It's important to have good friends during big life transitions, such as new parenthood, divorce, or loss of a spouse through death. However, those are times when people often lament that they feel disconnected from close friends. Still, if you can manage to meet new friends who are going through the same change that you are going through, the "getting to know you" process can be rapidly accelerated by the exchange of intimate feelings and shared experiences related to the transition. (It's a good reminder to reach out to your own friends when they are navigating a big change. Even if it's a happy circumstance, they need you more than ever as they adjust.)

What about the concept of every-person-for-himself? Or at least every-person-for-their-family? Are humans naturally wired to be able to be good friends?

Yes! From an evolutionary perspective, the urge to make friends is, on the surface, a puzzle: if perpetuating our own genes is life's primary objective, why do we develop such intense non-sexual interest in people who are not related to us? The answer is that we needed to cooperate with and depend on people outside of our families in order to survive.

In our distant ancestors' environments, evolutionary psychologists argue, women tended to leave their families and join their husband's tribe, making it important for them to be able to form ties with non-relatives. Otherwise, they wouldn't be able to secure the help they needed to survive and raise their children successfully. Men would have also needed friendship skills in order to form alliances and obtain power and protection within the tribal hierarchy.

A few other theories build upon this to further explain our unconscious motives for forming particular friendships. John Tooby and Leda Cosmides proposed the "Friend Niche Limitation Model," wherein you have a small number of close friendship slots, and as someone who is trying to survive and avert disaster, you need to fill those slots with people who are capable of helping you out in unforeseen circumstances. Tooby and Cosmides suggest that we evolved to include at least one person with special skills or traits, one person who reads your mind fairly well, and someone who considers you difficult to replace.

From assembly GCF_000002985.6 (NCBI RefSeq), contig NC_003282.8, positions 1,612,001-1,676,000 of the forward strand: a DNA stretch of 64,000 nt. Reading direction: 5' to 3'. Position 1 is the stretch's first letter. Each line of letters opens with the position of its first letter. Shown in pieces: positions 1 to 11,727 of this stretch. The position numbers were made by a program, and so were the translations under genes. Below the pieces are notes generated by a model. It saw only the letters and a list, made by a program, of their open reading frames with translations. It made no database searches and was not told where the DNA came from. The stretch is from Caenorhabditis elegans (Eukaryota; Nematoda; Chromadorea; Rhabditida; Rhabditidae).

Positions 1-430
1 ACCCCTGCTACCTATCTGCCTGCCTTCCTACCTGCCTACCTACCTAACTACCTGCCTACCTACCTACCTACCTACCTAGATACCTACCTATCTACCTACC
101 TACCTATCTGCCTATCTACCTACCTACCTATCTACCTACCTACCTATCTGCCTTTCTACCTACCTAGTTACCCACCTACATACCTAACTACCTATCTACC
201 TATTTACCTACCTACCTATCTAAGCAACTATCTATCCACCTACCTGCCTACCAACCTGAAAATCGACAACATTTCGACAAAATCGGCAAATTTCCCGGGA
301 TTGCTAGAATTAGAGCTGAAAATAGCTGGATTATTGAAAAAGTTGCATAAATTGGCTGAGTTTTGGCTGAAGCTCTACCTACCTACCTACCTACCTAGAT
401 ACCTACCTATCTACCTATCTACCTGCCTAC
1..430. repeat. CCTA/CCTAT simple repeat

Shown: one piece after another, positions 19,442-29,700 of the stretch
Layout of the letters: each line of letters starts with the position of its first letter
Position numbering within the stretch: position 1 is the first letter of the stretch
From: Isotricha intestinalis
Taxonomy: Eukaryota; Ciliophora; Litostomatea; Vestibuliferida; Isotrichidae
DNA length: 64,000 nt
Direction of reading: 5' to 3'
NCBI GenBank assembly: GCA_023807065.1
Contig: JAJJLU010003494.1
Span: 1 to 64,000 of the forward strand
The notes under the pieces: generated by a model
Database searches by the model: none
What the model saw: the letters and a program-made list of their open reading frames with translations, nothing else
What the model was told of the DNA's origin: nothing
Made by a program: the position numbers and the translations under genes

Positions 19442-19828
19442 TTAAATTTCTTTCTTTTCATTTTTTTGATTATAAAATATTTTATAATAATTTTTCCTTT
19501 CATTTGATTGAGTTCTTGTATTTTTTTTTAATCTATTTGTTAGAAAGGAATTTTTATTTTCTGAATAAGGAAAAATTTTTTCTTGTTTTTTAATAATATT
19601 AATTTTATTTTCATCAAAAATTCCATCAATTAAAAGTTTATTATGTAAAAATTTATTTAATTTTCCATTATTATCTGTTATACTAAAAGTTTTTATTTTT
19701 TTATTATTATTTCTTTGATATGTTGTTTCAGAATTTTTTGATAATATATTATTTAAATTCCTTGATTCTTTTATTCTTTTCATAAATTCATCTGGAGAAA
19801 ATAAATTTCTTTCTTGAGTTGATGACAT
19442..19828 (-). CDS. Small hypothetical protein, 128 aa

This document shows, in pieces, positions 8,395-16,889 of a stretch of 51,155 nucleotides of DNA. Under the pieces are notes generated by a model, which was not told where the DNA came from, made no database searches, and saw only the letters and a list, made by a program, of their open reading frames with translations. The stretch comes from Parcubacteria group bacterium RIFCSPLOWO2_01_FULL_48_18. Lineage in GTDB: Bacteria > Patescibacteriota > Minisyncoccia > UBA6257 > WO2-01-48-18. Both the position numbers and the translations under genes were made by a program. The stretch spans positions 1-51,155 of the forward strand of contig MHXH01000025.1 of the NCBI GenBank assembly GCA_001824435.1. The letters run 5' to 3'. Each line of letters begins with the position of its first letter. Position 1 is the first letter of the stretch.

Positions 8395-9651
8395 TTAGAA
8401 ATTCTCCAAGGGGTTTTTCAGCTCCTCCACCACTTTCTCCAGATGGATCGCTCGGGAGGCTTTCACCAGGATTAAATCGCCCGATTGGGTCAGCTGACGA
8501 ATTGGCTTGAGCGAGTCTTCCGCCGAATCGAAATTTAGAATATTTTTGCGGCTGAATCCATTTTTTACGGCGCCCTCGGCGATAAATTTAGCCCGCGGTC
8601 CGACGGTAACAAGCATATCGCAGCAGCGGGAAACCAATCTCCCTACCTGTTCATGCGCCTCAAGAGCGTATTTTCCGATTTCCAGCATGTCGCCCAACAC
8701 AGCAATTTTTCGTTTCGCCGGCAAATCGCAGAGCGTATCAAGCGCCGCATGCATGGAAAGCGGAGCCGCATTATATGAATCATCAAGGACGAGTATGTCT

Extending the "difficult to replace" notion, Peter DeScioli and Robert Kurzban developed "The Alliance Hypothesis." They've gathered evidence in support of this idea that because we evolved in a time when we really needed one "lifeline," we still become very ruffled when a friend we perceive as our closest pal gets close to someone else. What if she is the new lifeline? Where does that leave us? This really explains why choosing a maid of honor is so fraught -- it's the psychology behind the movie "Bridesmaids."

Many people have stereotypes of the role of friendships for men vs. women. Let's hear some evidence that men should jump on the friendship bandwagon as well.

The amazing benefits of good friendships outlined in my answer to your first question are basically the same for men as they are for women. So therein is all the evidence a man should need to take friendship seriously. (Case in point: As a counterpart to the breast cancer study above, when Swedish men were followed for six years, having a romantic attachment didn't decrease their risk of a heart attack, but friendship did.) While some research has confirmed stereotypes by showing that men are more likely to have "shoulder-to-shoulder" friendships based on shared activities while women have "face-to-face" friendships characterized by exchanging intimacies, other research concludes that the similarities between men's and women's friendships outweigh the differences. Researcher Geoffrey Greif, for instance, has found that men feel quite supported by their friendships, even if they don't tend to open up to their friends as much as women do.

Friendship between the sexes seems to be on the rise. One survey found eighteen- to twenty-four-year-olds are nearly four times as likely as people over fifty-five to have a best friend of the opposite sex. These relationships can be fraught in the beginning, especially if one person wants to turn the friendship into something more romantic and the other one doesn't. Yet if the question of "Where is this going?" is settled or at least kept comfortably on a back burner, these can be particularly rewarding friendships.

To learn even more about the benefits and influence of friendships, pick up Carlin's book Friendfluence today!

Andrea Bonior, Ph.D., is the author of The Friendship Fix and the longtime writer of Baggage Check, the mental health advice column in the Washington Post Express.